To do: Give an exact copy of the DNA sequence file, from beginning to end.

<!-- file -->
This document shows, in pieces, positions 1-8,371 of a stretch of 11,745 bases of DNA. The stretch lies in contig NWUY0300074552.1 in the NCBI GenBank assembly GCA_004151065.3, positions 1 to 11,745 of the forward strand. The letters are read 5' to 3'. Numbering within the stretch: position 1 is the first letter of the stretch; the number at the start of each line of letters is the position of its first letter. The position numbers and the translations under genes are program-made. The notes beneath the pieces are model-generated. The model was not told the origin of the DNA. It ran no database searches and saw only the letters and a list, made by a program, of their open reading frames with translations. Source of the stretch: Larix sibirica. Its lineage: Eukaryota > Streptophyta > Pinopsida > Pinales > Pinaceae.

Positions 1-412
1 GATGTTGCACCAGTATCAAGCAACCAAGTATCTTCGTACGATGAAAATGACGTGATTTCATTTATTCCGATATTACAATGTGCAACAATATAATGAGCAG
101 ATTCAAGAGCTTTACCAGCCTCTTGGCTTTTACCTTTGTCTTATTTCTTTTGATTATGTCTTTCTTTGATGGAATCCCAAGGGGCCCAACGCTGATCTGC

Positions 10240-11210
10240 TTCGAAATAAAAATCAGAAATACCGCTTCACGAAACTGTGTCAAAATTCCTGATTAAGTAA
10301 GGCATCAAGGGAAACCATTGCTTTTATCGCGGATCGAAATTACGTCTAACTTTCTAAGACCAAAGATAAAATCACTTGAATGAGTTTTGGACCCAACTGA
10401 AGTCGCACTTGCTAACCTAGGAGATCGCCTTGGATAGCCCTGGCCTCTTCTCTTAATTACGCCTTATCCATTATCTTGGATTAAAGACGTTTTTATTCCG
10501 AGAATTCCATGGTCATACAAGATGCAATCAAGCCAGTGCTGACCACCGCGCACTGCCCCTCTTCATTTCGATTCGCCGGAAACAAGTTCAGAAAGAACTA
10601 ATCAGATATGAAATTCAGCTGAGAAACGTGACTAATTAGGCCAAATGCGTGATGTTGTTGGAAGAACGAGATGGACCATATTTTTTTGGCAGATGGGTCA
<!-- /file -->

This document shows, in pieces, positions 1-8,371 of a stretch of 11,745 bases of DNA. The stretch lies in contig NWUY0300074552.1 in the NCBI GenBank assembly GCA_004151065.3, positions 1 to 11,745 of the forward strand. The letters are read 5' to 3'. Numbering within the stretch: position 1 is the first letter of the stretch; the number at the start of each line of letters is the position of its first letter. The position numbers and the translations under genes are program-made. The notes beneath the pieces are model-generated. The model was not told the origin of the DNA. It ran no database searches and saw only the letters and a list, made by a program, of their open reading frames with translations. Source of the stretch: Larix sibirica. Its lineage: Eukaryota > Streptophyta > Pinopsida > Pinales > Pinaceae.

Positions 1-412
1 GATGTTGCACCAGTATCAAGCAACCAAGTATCTTCGTACGATGAAAATGACGTGATTTCATTTATTCCGATATTACAATGTGCAACAATATAATGAGCAG
101 ATTCAAGAGCTTTACCAGCCTCTTGGCTTTTACCTTTGTCTTATTTCTTTTGATTATGTCTTTCTTTGATGGAATCCCAAGGGGCCCAACGCTGATCTGC

Positions 10240-11210
10240 TTCGAAATAAAAATCAGAAATACCGCTTCACGAAACTGTGTCAAAATTCCTGATTAAGTAA
10301 GGCATCAAGGGAAACCATTGCTTTTATCGCGGATCGAAATTACGTCTAACTTTCTAAGACCAAAGATAAAATCACTTGAATGAGTTTTGGACCCAACTGA
10401 AGTCGCACTTGCTAACCTAGGAGATCGCCTTGGATAGCCCTGGCCTCTTCTCTTAATTACGCCTTATCCATTATCTTGGATTAAAGACGTTTTTATTCCG
10501 AGAATTCCATGGTCATACAAGATGCAATCAAGCCAGTGCTGACCACCGCGCACTGCCCCTCTTCATTTCGATTCGCCGGAAACAAGTTCAGAAAGAACTA
10601 ATCAGATATGAAATTCAGCTGAGAAACGTGACTAATTAGGCCAAATGCGTGATGTTGTTGGAAGAACGAGATGGACCATATTTTTTTGGCAGATGGGTCA